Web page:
John Birks was a very regular writer to the letter pages of newspapers. Often his letters were on serious, weighty topics. But one letter was a response to a story in the Daily News about the appearance of a ghost in the Yorkshire town of Calverley. John Birks relates an incident that had happened to him when he was a young preacher.
After leaving college my first settlement was in a little Yorkshire town, not far from Calverley, and my first visit was to conduct a funeral service in the house on the occasion of the death of a young man belonging to my church, but residing at Calverley.
I accompanied the friends and mourners to the churchyard, where the services were completed by the Vicar, the present burial laws not being t.hen in operation. This was my first acquaintance with Calverley. On another occasion I had been preaching at Huddersfield and reached Leeds on the return journey after the last train on Sunday night had gone. I set out to walk home, some half-dozen or more miles distant, and had to go through Calverley: On passing the churchyard I saw something which gradually developed into a beautiful form of light, which accompanied me some distance, with finger pointing onwards, and then gradually disappeared. My feelings cannot be described, but I walked quietly forward, and after a little began to breathe in more regular order, and went on my way wondering at the things I had seen and heard.
I make no comment on this beyond saying that I have nothing sensational to suggest or phenomenal to explain but simply to relate what came to me at one period of my life’s journey, and, my view of the paragraphs of the papers, what now appears to be a rather remarkable coincidence.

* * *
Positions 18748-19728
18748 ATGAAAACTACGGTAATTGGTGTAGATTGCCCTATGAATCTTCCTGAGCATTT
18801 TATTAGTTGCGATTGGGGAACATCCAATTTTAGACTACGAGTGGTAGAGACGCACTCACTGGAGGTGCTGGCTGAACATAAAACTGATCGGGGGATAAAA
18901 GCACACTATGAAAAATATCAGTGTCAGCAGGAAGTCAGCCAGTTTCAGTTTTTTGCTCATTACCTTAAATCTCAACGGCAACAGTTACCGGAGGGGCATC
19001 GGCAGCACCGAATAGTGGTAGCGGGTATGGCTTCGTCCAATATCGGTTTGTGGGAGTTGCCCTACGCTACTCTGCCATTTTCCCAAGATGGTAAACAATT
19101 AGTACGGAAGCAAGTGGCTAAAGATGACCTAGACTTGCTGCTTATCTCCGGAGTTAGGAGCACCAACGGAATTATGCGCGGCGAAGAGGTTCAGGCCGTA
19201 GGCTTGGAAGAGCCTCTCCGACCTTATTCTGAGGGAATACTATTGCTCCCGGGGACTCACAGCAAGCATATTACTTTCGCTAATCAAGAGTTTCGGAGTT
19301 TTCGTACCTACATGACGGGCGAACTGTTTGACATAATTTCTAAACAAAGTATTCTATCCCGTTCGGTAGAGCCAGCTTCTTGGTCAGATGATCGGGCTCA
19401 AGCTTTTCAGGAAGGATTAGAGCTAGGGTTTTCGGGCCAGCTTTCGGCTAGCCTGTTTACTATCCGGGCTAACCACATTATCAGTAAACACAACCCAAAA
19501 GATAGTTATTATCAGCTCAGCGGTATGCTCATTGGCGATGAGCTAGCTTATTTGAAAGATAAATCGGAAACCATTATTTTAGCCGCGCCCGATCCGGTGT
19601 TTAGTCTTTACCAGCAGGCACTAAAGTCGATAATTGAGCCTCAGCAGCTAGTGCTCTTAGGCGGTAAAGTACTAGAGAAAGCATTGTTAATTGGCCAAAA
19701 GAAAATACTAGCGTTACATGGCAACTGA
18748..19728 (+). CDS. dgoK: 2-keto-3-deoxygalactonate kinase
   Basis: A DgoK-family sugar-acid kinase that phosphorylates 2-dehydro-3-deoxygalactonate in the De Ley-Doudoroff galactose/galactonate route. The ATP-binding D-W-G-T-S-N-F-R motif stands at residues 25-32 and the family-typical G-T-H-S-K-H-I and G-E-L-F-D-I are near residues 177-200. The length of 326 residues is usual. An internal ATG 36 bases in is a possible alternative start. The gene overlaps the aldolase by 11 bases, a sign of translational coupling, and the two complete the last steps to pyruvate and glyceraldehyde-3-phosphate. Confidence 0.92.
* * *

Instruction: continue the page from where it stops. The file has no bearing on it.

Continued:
(Danby House, Gorleston, 28th December, 1901)
There is a ghost story associated with Calverley. In 1604 the local landowner, Walter Calverley, murdered some of his children in a fit of madness. He refused to plead and was pressed to death, a method used to force a confession. But he died without confessing his crime probably to ensure that his estate was not taken from his remaining family.Legend has it that he can still be seen as a ghost, wandering in the grounds of his former home. The murder inspired a play, A Yorkshire Tragedy, sometimes thought to be by Shakespeare.
John Birks’s mother and brother, Richard Elliott Birks, both attended spiritualist sessions, but there is no evidence that he shared their interest – so maybe he really did see a ghost!